Now, should all of this scare us, or make us hesitant to take the Lord’s supper? No!
But it should wake us up. When someone starts to follow Jesus they don’t start a small thing or a light thing. When you get saved, a big thing happens. It’s not all about—“now we can be chill with God.” It’s about getting introduced to reality. And the thing about reality is, you have to respect it, or you collide with it. That’s true of every reality. When that reality is a person, if you don’t respect the reality of that person’s existence, you mess up your relationship with them. And if that person is your creator, and the one who gave his life to die for you—then it really matters how you relate to him.
And as I was thinking about these things, I came to a point when I realized—all God is asking of us is what we really want and need anyway. Don’t we want God to be real? Don’t we want him to be close? Don’t we want to know that Jesus is with us, and that it matters when we get together as a church? Don’t we want church to be powerful?
So through Paul here, the Holy Spirit is speaking to us and saying—it’s all true! I’m there with you. Jesus is with you! The things you do matter! And that simple ritual Jesus gave you to do, it’s hugely significant. So act like it. Admit it. And if we want to experience meaning and significance, then I guess we need to get really serious about the things God says are serious. We can’t just wait for the experience—we have to pursue the things that are within our power—especially the things Paul says to think about here. And then—we don’t have to make God come to us—he’s with us! It’s awesome.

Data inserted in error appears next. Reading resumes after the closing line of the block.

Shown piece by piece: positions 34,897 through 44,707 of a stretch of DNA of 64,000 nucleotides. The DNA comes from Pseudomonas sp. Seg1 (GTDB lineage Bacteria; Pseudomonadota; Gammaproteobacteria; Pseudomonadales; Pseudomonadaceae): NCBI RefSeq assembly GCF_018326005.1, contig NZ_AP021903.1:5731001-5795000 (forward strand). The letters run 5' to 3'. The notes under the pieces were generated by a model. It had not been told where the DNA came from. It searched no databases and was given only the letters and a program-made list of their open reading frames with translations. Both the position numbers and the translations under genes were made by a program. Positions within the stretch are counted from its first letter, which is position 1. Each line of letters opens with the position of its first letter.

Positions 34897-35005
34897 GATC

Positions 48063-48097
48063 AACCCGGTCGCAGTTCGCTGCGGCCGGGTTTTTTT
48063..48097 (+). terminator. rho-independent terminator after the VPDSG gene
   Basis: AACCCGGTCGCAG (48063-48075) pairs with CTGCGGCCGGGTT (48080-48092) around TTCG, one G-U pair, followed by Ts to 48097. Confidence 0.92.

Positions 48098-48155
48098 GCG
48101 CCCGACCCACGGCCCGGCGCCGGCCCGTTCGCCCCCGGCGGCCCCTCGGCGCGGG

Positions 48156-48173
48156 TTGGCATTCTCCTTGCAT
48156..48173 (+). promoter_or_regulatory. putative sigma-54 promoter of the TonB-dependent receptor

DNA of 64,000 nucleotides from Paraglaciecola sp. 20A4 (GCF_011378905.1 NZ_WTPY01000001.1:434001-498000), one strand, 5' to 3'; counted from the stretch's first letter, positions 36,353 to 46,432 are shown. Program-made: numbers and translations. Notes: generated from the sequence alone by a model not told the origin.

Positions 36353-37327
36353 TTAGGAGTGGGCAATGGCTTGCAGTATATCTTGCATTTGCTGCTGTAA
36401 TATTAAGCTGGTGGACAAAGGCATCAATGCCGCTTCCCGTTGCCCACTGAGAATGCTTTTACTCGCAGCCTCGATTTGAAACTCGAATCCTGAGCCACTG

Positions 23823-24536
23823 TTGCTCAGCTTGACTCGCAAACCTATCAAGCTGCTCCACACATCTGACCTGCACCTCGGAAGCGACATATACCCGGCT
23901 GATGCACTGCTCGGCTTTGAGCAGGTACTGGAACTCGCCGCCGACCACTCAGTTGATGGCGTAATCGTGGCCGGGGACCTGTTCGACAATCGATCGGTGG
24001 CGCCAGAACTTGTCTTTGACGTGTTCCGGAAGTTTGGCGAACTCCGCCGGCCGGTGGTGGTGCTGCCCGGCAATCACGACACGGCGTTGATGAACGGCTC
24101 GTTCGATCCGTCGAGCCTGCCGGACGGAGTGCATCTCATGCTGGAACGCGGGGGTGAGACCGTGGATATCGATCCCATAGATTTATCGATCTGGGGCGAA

In a world where money is spent and power is flexed to say that things don’t matter, I think we should feel excited and refreshed to run into something so significant, so important, that God himself tells us to wake up and be serious about it. Humans can’t live in a world with no meaning. We don’t work right. We get depressed and aimless and useless and anxious and sick. But then, sometimes when we run in to meaning—we get scared or we feel like it’s too big. Or sometimes, we just get lazy. Or sometimes it’s worse—sometimes there’s some sin we like that we don’t want to let go of, and so we shrink from reality instead of embracing it.
But here it’s like God is saying—drop all that. Come to the table. Commune. Participate in the fellowship, the sharing in the body of Christ, by shedding of the blood and breaking of the body of Jesus. He did the dying. We do the eating. He suffered so we can be in the family. Receive it. Proclaim it.
Enjoy the fact that you’re in! And celebrate it by loving and enacting and guarding that oneness with people of all different kinds.
And…if you aren’t someone who follows Christ, please feel free, when you’re with Christians, not to participate in the eating and drinking. You don’t have to feel weird about abstaining. It’s not really something applies to you. Paul was correcting the church in Corinth because they were already followers of Jesus—and their actions didn’t line up with what was true about them.
But if you’re not a believer in Christ, then this isn’t for you to take—but it is for you to see.
If and when you’re with a group of believers who do this, we want you to watch for a moment. There’s nothing special about the little bit of food we eat or the way we eat. But something unique and powerful is happening when we do this. What you’re witnessing is that in 2017, a group of people are saying, all together—Jesus died, and his death saved us. Jesus rose again, he’s alive and he’s coming back. We’re saying that he’s changing lives and restoring humanity. We’re saying there’s no one else who can do that and that there’s no other hope to restore humanity. He’s making a new family all over the world—the people of God. It’s a family that transcends all these divisions that are tearing the world apart. We’re part of that family. Right here, right now, we’re the expression of that family.
And we’re saying that you’re invited in. You can join this family. Believe the message that Jesus died for your sins and rose again. Believe that he’s the Lord. Receive his new life. And start to follow him.